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Closet Boiler Venting Into Alley

I'm looking for some guidance on replacing a Burnham Spacemaster direct vent gas boiler. We have hydronic baseboard heating and the options considered have been in the 90,000 to 100,000 BTU range.

The current boiler is in a very small closet (25 inches deep, 34 inches wide, 106 inches high) in our second floor condo in New England. It vents into an alley that is 55 inches wide with more units (and windows) on the other side and above. The alley has a dead end at the end closet to the vent, which means the current location is near a corner.

Our plumber was preparing to recommend a high-efficiency condensing boiler, but the manufacturer had concerns about wind causing air intake problems since it is located near a corner in an alley. I'm also worried that the visible plume will be visible from any window facing the alley in the winter and could be a nuisance for units above us and across from us. As a result, the manufacturer recommended rerouting the vent through the roof. However, that is not an ideal option since there is another unit above us.

Given those challenges, our plumber is currently looking for a conventional (e.g. non-condensing) direct vent boiler that could vent into the alley at the same location since this type of boiler has been fine venting there in the past. However, from my scan of potential options, it seems that none currently on the market will fit into the closet.

Any thoughts on next steps? Are there conventional direct vent options that would fit that I have not come across? Is there another way to tackle this problem? Or should we just move forward on a high-efficiency condensing boiler and vent through the roof?


    HVACNUT Member Posts: 5,863
    Do you have to go through a co op board to do this work? I'm sure its come up before.
    As you found out, manufacturers have very specific guidelines for venting and combustion air.
    I would check with the board or neighbors.
    What are you using for domestic hot water?
  • CondoChallenges
    CondoChallenges Member Posts: 2
    edited April 2019
    Each unit has a separate hot water heater in the basement for domestic hot water. We live in a very small condo, so there isn’t anything as official as a board. Most of the boilers haven’t been replaced in 15-20 years (and the one that was replaced in the last 10 years was swapped for another direct vent that is no longer in production) so they are all still venting into the alley. Will definitely follow-up with the neighbors, but had hoped to find a way to save them some trouble (and save us the extra cost of going through the roof).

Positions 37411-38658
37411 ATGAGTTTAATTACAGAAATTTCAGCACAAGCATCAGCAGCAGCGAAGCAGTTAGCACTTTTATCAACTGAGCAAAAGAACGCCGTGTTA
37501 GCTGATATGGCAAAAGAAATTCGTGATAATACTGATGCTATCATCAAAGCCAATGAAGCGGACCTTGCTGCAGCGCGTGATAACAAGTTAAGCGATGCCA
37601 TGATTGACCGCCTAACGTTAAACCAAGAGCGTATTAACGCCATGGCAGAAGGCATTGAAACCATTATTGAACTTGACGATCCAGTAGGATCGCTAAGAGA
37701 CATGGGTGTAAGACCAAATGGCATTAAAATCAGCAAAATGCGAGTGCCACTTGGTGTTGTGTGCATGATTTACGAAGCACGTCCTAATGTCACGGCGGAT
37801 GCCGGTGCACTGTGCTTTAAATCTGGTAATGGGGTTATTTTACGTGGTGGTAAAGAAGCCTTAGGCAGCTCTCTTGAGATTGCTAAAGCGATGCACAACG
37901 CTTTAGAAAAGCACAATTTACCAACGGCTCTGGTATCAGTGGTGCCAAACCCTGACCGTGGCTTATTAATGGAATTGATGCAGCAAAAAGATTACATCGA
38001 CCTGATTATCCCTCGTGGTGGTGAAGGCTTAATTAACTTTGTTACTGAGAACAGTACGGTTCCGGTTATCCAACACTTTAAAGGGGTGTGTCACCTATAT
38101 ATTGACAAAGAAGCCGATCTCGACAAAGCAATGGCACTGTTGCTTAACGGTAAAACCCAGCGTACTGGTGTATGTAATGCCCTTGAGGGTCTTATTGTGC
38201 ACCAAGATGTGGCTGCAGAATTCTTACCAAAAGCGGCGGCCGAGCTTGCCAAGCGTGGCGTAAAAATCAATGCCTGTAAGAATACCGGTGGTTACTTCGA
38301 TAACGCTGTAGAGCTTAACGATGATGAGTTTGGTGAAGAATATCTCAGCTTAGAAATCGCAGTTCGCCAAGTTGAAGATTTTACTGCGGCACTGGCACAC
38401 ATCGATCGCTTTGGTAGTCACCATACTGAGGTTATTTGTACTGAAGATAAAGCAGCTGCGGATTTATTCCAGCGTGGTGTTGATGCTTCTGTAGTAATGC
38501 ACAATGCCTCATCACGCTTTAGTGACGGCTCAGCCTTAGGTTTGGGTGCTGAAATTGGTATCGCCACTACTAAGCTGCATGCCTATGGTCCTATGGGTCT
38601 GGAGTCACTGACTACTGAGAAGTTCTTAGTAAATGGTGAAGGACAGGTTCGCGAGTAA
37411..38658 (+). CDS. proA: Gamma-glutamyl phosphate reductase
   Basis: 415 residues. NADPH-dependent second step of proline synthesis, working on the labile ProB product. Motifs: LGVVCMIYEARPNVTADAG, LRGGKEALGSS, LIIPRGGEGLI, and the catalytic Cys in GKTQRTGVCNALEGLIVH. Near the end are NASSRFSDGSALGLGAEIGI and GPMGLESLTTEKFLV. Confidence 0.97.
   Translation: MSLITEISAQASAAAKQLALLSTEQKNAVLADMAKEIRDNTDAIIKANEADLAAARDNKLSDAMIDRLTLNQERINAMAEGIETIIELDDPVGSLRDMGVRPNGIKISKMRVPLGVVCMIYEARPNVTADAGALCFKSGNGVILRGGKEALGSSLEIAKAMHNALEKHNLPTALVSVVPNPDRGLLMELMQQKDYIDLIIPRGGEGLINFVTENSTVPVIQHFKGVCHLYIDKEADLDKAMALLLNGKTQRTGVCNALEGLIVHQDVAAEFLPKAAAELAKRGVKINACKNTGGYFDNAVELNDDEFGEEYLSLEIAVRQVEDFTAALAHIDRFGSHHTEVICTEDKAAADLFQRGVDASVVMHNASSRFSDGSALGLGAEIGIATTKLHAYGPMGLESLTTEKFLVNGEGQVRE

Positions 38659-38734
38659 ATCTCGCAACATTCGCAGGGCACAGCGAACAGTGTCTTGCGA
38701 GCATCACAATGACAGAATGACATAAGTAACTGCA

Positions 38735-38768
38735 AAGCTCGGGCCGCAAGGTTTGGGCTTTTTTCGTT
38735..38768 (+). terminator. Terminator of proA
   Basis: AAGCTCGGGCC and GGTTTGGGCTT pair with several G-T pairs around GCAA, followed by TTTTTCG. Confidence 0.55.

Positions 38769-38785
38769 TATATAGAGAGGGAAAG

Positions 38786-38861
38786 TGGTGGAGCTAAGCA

HVACNUT Member Posts: 5,863
    edited April 2019
    Even if the boiler is in a closet, can the venting run at a pitched horizontal on an interior wall, then terminate to outside to get away from the inside corner of the building?
    Where do the bathroom exhaust, range exhaust, exit?
    If there's a common chase to the roof, maybe... a concentric out the roof.
    But all must meet code and manufacture specs.
  • Jamie Hall
    Jamie Hall Member Posts: 23,436
    Check the maximum duct length distances and elbows -- can you go far enough to get up above the top of the alley running outside?
    Br. Jamie, osb
    Building superintendent/caretaker, 7200 sq. ft. historic house museum with dependencies in New England
    EBEBRATT-Ed Member Posts: 15,620
    I believe Weil McLain CGI would work
  • PRR
    PRR Member Posts: 156
    edited June 2019

    ...New England. ...condensing boiler... air intake problems since it is located near a corner in an alley

    Go up high. My problem is the pipe comes out near the ground and has to get well above the snow. That works out face-high, which would hit me when I mow, so ran it over my head.

    Do read your Manual. But it looks to me like a 110kBTU burner can run 20+' in 2.5' pipe, or 8 stories in 3"pipe, assuming just a few elbows.

    Then something like this:

    You need permission to screw to the upstairs neighbors' outside wall. You need a tall ladder and the bravery to work up high.

  • Intplm.
    Intplm. Member Posts: 2,006
    And some companies make a vent snorkel. Will that help or be able to be applied here?
  • Ironman
    Ironman Member Posts: 7,379
    Take a look at this:

    I seriously doubt that a small condo needs more than 30k btus unless the boiler is heating domestic also (combi). Over-sizing a boiler is NOT a good thing.
    Bob Boan
    You can choose to do what you want, but you cannot choose the consequences.
  • Solid_Fuel_Man
    Solid_Fuel_Man Member Posts: 2,646
    Is this natural gas or LP? Electric (gulp) boiler may be an option with such a tiny load. Or go for the roof! Many mod/cons can go upwards of 80 feet of equivalent vent length.
    Serving Northern Maine HVAC & Controls. I burn wood, it smells good!